Brilliant Man, Tragic Life
George Draper Osgood is a bit of a mystery. He was a Harvard honor student and graduate, but it
appears that he never worked. In the street listing books, he was always given as "at home." When
his mother and his sister Fannie were living at The Larches in the summer and in Boston in the
winter, he was there also. Later, he was at his brother Dana's home, off of Greene Street, which by
the mid-twentieth century was well known in town as The Harel House. It seems that he may have
been living there alone for many years. His name is in the street listing books through 1952, and
I couldn't find any more about Osgood until the obituary above turned up. Recently, I ran across his
picture in an album done by Dorothy Draper Gannett, mother of Bill Gannett. You can see it above
this text box with a note that says "deaf and dumb from birth." Consider that, along with the obituary
above, and there must be quite a story about his life, but all I've ever found is what you see here.
According to the obituary, ",,,he had been a patient for a prolonged period at the Wiswall Hospital in
Wellesley." I haven't been able to learn much about Wiswall in an online search, other than that it was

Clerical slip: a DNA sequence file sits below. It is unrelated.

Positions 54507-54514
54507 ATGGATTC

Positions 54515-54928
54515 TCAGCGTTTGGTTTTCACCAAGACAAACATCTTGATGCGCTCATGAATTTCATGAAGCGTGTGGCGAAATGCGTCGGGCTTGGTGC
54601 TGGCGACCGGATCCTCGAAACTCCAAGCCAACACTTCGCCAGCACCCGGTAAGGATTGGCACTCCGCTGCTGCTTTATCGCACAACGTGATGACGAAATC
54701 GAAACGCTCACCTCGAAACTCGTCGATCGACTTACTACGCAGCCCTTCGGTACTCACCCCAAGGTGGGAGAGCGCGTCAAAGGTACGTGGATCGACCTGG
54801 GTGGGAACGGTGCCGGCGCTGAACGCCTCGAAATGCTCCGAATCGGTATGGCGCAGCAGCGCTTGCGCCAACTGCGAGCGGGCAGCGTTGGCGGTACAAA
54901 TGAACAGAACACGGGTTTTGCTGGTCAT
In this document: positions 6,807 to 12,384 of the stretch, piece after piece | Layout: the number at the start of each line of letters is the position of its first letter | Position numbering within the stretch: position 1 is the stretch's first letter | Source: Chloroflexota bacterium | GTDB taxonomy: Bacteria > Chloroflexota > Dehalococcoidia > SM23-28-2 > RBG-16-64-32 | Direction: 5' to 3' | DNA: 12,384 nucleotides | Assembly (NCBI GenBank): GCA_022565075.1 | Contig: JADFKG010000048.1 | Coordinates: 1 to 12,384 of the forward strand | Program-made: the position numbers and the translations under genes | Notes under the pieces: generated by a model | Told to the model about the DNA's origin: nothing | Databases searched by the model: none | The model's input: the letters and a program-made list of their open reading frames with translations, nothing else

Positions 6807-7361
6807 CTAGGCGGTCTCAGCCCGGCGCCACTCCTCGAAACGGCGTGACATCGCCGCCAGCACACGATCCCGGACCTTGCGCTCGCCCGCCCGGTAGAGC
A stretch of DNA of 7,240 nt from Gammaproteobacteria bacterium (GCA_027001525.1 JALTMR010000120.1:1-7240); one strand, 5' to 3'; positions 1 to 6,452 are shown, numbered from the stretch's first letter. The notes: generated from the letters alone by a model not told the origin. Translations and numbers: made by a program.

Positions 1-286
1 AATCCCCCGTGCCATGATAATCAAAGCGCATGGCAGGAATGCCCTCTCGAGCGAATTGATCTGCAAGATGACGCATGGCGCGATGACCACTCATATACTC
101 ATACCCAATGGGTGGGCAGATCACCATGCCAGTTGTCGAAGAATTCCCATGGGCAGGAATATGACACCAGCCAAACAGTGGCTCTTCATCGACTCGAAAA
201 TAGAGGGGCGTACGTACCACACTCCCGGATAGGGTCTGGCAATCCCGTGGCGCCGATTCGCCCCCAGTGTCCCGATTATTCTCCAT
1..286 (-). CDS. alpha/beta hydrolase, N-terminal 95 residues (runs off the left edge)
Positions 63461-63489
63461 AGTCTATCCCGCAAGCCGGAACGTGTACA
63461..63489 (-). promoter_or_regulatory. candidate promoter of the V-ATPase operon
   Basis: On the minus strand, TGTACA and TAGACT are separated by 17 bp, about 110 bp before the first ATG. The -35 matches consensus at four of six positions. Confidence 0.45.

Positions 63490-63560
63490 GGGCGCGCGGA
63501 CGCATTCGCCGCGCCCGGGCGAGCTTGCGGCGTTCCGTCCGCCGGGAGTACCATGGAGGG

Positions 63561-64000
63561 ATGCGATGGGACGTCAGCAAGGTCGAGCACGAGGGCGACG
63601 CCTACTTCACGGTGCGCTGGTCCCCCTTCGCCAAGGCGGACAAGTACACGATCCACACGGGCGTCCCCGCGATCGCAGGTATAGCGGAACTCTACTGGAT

a psychiatric hospital where lobotomies were performed and electric shock was used.
George's mother, Hannah Draper Osgood, sister of General William F. Draper, Governor Eben S.
Draper, George Albert Draper and Frances Draper Colburn, lived with her husband and children in
the house that had been her parents' home at the corner of Draper and Hopedale streets. In 1909,
she purchased The Larches on Williams Street from her nephew, George Otis Draper. The home
burned down about a month after the purchase, and the house that's there now is what she had built
after the fire. Her son, George Draper Osgood and her daughter, Fannie Osgood, resided there also.
In 1929, both Hannah and Fannie died.
The Dana and Laird Osgood house was built in the woods off of Greene Street in 1911. They lived
there until they moved south in 1929. By 1933, and possibly earlier (books for 1931 and 1932 not
available), Austin Osgood, 21, student, (son of Dana and Laird Osgood) and George Draper
Osgood, 45, at home, were both living at 50 Greene Street, the former Dana Osgood home and the
future Harel House. By 1940, George was still at that address according to the street listing book; the
only Osgood in Hopedale by that time. As mentioned above, the last year his name was in the street
listing book was 1952.
The story became even more puzzling when I looked again at some Milford News clippings I had
copied at the Bancroft Library a few years ago. In December 1938, the Osgood home was sold to a
company described as a real estate promoter. Two months later it was sold to Mr. and Mrs. Louis
McVitty.. Their plan, according to the article, was to use it as a rest home. That may have happened,
although I've never run across anything else about it being used for that purpose. The McVitty couple
never moved into the Osgood house. They lived nearby at 36 Greene Street.
The next complication in the story is that in 1946 the McVitty couple sold the home to Mr. and Mrs.
Harry Lacy. They named it the Harel House and used it as their home and their business; mainly a